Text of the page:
Tuesday, July 5, 2011

How Rhyming Aids Reading



Here at Baby Signs, we know that there’s more to helping children prosper than just teaching them to sign. That’s why we developed a set of classes for children from Birth to age 6 called “On the Grow™” classes (check them out at www.babysigns.com). It was while I was working of the curriculum for the latest one of these where we teach parents and children the ASL signs for the alphabet (“ABC Sign with Me!) that it occurred to me that this blog might be a good place to share a few fun tips about helping children learn to read.

Preparation for learning to read can, and in fact should, start very early. One pre-reading skill that’s easy and fun to work on is “Phonemic Awareness.” What this fancy term refers to is the simple recognition that words are made up of separate sounds—for example, the word “cat” is made up of the separate sounds “Ca + Aa + Ta. Because the job of letters is to represent these separate sounds, being able to recognize that words are divisible in this way is obviously an important component of learning to read.

Well, an easy and fun way to help children develop phonemic awareness is to introduce them to lots of nursery rhymes and simple poems. Here’s why. Words rhyme precisely because they share their ending sounds but not their beginning sounds and poems help make these words and their sound similarities and differences stand out so children are more likely to notice. Listen to this old classic:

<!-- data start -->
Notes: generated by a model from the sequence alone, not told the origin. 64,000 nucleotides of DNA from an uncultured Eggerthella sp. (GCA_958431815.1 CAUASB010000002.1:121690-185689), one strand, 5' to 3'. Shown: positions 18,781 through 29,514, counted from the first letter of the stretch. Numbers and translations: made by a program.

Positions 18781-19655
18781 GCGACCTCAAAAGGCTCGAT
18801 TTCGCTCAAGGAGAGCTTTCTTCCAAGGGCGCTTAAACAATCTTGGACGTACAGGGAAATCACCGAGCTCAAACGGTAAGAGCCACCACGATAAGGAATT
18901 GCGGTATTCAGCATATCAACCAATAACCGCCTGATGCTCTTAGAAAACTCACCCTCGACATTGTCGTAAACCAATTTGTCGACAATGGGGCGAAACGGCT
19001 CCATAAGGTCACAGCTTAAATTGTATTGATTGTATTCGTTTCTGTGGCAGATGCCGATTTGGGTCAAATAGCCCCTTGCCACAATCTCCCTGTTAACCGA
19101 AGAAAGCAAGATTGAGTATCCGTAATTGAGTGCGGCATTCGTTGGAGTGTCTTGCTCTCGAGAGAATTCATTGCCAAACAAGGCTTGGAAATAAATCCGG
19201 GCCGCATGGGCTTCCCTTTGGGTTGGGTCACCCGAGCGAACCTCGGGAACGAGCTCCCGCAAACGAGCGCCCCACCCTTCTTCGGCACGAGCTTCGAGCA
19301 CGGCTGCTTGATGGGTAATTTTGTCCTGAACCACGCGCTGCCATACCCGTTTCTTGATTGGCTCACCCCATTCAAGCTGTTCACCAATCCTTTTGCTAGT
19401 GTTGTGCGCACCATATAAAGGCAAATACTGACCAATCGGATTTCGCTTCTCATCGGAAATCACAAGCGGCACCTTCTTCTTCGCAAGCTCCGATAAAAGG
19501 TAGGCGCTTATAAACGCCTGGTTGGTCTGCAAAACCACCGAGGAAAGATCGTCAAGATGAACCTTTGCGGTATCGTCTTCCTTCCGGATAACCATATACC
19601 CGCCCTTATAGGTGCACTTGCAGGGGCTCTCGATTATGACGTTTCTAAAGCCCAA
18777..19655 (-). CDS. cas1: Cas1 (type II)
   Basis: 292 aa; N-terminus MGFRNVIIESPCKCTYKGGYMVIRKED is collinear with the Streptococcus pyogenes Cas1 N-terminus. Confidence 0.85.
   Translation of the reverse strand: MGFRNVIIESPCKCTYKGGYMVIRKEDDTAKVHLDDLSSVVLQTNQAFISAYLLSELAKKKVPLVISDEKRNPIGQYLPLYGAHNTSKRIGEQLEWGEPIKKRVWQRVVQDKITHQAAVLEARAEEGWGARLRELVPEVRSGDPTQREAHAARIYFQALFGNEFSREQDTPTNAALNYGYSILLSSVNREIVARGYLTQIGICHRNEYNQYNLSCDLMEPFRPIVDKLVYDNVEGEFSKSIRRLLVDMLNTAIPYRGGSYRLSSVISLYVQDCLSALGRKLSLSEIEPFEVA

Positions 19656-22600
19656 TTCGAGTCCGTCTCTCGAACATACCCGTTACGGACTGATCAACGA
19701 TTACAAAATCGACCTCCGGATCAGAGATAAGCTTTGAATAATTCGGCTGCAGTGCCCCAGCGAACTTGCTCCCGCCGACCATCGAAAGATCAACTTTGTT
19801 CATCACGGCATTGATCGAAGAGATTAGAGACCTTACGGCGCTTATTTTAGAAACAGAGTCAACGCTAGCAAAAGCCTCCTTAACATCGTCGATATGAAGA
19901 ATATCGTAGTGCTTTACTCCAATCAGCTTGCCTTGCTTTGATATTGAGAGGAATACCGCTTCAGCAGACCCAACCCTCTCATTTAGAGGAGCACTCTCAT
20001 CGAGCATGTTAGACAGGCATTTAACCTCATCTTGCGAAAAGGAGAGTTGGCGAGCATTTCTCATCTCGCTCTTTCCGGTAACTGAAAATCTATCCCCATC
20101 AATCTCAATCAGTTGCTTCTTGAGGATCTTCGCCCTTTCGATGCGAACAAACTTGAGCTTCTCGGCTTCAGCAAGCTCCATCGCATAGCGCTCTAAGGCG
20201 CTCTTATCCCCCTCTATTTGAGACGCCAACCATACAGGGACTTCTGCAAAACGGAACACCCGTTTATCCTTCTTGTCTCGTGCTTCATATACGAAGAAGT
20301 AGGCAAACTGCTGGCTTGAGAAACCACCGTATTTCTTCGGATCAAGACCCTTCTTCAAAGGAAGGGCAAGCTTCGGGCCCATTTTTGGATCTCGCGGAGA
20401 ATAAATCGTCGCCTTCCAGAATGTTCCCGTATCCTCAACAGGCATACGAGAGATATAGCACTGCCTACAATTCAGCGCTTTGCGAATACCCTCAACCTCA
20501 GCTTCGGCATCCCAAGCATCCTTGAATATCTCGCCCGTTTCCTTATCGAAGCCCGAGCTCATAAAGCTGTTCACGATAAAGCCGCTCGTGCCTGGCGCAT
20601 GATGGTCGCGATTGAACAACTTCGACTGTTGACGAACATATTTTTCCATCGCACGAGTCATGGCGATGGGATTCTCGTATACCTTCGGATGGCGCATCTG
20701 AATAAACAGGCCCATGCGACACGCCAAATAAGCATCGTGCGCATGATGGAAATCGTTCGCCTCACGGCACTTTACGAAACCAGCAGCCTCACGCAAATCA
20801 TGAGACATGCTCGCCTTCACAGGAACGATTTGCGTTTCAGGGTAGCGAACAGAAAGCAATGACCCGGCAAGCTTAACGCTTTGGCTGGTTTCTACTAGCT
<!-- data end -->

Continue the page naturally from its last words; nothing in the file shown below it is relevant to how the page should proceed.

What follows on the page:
Humpty, Dumpty sat on the WALL
Humpty, Dumpty had a great FALL
All the king’s horses and all the kings MEN
Couldn’t put humpty together AGAIN.


Research from the University of Oxford in England actually found that 3-year-olds who knew lots of nursery rhymes were more advanced in phonemic awareness than those children who did not—and therefore were on the road to reading at an accelerated pace.

So dust off your copies of Mother Goose and give it a go. You’ll not only be having fun, but also helping your child develop a critical ingredient necessary for learning to read.

Happy Signing (and don’t forget to visit us on Facebook)!

Linda

Linda Acredolo, PhD.
Co-Founder, the Baby Signs® Program
and
Professor Emeritus, UC
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